June 11, 1982 – Addie “Micki” Harris was born Addie Harris McPherson on January 22, 1940 in Passaic, New Jersey. As a founding member of The Shirelles, which originally formed in 1958 in Passaic, New Jersey by Shirley Owens, Alston Reeves, Doris Coley, Kenner Jackson and Beverly Lee, they became a sensation in early doo-wop.
The Shirelles were originally formed in 1957 in Passaic, NJ, by four either 16 or 17 years old high school friends: Doris Cole
y (later Doris Kenner-Jackson), Addie “Micki” Harris, Shirley Owens (later Shirley Alston), and Beverly Lee.
High school students, Beverly Lee and Shirley Owens began singing doo-wop songs together while they were babysitting. Imitating artists like the Flamingos, the two eventually recruited fellow classmates Doris Coley and Addie “Micki” Harris to form a group called the “Poquellos.” Even more so than the male doo-wop they admired, the four modeled their a cappella jams after the Chantels, the first true girl group. After getting caught singing in the school gym, the four were forced to perform at their school’s talent show. Deciding to be different by writing a song of their own, the girls got together and penned “I Met Him on a Sunday.”
Their talent show performance went triumphantly, receiving a standing ovation, and even more important, it got the attention of Mary Jane Greenberg, daughter of Florence Greenberg who owned Tiara, a pea-sized local record company. Greenberg, knew the song was a hit, and although the girls were hesitant at first she eventually got them into the studio to record under the production supervision of her son, Stan Green. The single immediately began to pick up steam in New York, and as airplay began to increase, Greenberg sold the record to Decca for $4000. With this transaction came a name change. Greenberg did not like the Poquellos, so names like the Honeytones and the Chanels were proposed until they eventually combined Shirley’s name with the Chantels coming up with the Shirelles. Their recording of “I Met Him on a Sunday” climbed into the national Top 50 in 1958. “I Met Him on a Sunday” is a landmark single in the girl group genre. Its doo-wop derived “doo-ronde-ronde” chorus is relentlessly catchy, and the lyrics solidified the “boy” as the “mythic figure of the newly forming girl group genre.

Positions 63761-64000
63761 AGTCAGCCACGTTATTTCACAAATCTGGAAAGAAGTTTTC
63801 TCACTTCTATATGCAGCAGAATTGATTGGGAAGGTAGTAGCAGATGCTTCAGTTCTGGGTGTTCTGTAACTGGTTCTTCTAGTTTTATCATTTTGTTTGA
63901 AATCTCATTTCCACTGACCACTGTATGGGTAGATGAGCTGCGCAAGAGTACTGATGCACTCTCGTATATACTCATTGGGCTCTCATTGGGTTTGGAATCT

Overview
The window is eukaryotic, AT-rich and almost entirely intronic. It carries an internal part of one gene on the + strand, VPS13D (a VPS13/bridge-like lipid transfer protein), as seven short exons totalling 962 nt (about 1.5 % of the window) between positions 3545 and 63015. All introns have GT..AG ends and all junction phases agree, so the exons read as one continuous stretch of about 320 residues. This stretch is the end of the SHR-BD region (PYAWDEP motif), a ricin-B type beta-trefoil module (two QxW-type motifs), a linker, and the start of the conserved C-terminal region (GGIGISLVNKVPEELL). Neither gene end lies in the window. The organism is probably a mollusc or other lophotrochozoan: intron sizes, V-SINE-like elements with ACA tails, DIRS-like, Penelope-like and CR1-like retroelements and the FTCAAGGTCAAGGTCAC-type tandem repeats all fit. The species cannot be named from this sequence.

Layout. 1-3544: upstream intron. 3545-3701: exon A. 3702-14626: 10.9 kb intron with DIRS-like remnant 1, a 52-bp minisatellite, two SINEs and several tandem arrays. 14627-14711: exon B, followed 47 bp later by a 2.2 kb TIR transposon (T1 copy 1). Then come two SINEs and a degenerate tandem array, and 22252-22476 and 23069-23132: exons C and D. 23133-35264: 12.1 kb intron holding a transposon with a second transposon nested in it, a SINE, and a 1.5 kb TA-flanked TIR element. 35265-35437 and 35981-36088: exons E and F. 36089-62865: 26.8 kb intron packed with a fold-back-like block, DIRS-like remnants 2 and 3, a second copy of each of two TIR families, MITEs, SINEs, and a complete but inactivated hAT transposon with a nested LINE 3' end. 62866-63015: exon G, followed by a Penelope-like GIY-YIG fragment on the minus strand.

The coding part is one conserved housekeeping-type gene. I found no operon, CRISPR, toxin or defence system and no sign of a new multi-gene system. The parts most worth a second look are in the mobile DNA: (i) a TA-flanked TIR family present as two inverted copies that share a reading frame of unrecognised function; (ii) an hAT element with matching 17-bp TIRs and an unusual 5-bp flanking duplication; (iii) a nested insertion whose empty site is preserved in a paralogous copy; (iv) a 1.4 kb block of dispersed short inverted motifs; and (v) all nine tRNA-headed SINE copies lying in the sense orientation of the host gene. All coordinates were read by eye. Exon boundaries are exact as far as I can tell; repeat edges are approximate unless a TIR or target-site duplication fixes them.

They went on to have many hits including “Dedicated to the One I Love”, “Welcome Home Baby”, “Baby It’s You”, “Mama Said”, “Foolish Little Girl”, “Will You Love Me Tomorrow”, “Sha La La” and “Soldier Boy”.
They were inducted into the Rock and Roll Hall of Fame in 1996. In 2004, Rolling Stone Magazine ranked them #76 on their list of the 100 Greatest Artists of All Time. “Will You Love Me Tomorrow?” made No.125 and “Tonight’s the Night” No. 401 in Rolling Stone’s list of The 500 Greatest Songs of All Time.
On June 11, 1982 Micki Harris died of a heart attack at the age of 42 in the Hyatt Regency Atlanta, just after she finished two performances with The Shirelles at the hotel.
The three remaining charter members recorded together for the last time on a 1983 Dionne Warwick record. Different Shirelles lineups toured the oldies circuit in the ‘90s, though Beverly Lee eventually secured the official trademark. They were officially inducted into the Rock and Roll Hall of Fame in 1996. Doris Kenner-Jackson passed away after a bout with breast cancer in Sacramento on February 4, 2000.